Patrick Kilduff said...

What I found interesting/have questions about again is the format of the beginning of our reading. What I find interesting is that on page 246, we can see that the text is written in very short columns, and it sort of reminds me as bible type format. I wonder if Danielewski had any motives or agenda writing in this manner. Johnny writes like this as well to accompany Zampano, which to me is utterly fascinating. And the "rzzzzzzzzzzzz" page breaks are very interesting as well, what were their purposes? Also the reasoning to include Lude's sexual escapades. The distinct and explicit description along with the comical additions that Johnny makes is kinda funny. Quite a contrast to what is revealed on page 265.

Kira Scammell said...

So in the beginning of our reading it's put into our heads that Tom and Navy do and do not resemble Jacob and Esau. I was confused as to where this was really going, one paragraph they fit the mold perfectly, and then the next not at all. Then we reach Tom's Story.

The bold face type here is for a reason, but what? Is it to show that he's like Jacob? But wait, is he like Jacob? Was that the conclusion of XI?

Brandon said...

I find the notion that Johnny accidentally destroyed a significant part of the original manuscript to be particularly intriguing. What we read about Zampano comes from what Johnny tells us, which corrupts the meaning of the text enough as it is (as we discussed in class), but here Johnny is directly, rather than indirectly altering the text.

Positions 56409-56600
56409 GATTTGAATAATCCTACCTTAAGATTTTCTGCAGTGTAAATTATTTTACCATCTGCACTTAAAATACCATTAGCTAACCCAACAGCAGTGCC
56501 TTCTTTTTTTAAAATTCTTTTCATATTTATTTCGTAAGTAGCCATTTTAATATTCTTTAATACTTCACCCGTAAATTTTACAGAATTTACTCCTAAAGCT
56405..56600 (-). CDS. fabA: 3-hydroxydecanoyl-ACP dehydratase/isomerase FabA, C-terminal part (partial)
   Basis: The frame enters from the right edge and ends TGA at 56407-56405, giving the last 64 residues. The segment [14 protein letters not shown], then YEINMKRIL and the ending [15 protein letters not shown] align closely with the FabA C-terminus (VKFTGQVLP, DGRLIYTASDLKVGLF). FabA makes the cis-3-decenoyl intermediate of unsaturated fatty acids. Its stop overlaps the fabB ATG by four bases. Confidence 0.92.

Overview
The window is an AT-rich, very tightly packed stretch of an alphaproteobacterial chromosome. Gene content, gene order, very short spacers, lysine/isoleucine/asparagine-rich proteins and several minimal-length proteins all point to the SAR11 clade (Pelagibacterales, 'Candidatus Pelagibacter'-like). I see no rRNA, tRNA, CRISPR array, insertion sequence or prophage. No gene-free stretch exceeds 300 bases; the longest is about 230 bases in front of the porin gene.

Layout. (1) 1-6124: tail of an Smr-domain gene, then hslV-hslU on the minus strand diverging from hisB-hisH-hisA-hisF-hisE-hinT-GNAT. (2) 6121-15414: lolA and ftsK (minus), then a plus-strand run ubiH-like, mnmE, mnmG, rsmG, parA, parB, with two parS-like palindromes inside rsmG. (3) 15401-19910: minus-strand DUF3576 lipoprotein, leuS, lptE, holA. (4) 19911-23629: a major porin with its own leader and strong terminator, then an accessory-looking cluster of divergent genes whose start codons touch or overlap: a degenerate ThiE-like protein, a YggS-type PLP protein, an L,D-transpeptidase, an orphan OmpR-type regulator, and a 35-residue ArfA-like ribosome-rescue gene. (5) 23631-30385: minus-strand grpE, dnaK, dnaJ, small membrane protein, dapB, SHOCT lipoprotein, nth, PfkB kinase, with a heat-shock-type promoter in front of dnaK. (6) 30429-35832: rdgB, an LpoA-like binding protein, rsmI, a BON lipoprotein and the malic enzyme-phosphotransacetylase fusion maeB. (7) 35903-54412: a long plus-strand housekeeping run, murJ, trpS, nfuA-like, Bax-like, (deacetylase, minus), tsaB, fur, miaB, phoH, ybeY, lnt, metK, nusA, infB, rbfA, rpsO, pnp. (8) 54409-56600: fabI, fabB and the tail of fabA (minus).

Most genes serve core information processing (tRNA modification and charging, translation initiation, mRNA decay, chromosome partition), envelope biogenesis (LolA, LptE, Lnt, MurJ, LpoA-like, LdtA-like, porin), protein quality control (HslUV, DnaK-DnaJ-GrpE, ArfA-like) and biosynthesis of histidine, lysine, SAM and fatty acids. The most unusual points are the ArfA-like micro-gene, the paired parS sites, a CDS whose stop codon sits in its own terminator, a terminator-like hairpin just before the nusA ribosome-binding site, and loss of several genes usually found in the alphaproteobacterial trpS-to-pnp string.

A similar notion applies for the charred text and the material about the Minotaur, although they were changed by Zampano and NOT by Johnny. In this way, Johnny ends up being highly faithful to the original text because of his desire to maintain it even with the textual oddities and erasures.

Margaret Julian said...

I'm still stuck in this Frankensteinian wormhole. I can't get past the fact that this story/manuscript has figuratively and literally gone through so many hands. The fact that this is a patchwork of things Johnny felt was important about a work, which was written because Zampano felt it was important to discuss certain things about a work, and that figuratively and literally it had to pass through an editorial process. I'm not sure where this leaves me with the true story or if I should just take it as it is? The complexity clearly adds to the story but I feel kind of like a take a lot of time to understand it and I can take away from what I should be paying attention to.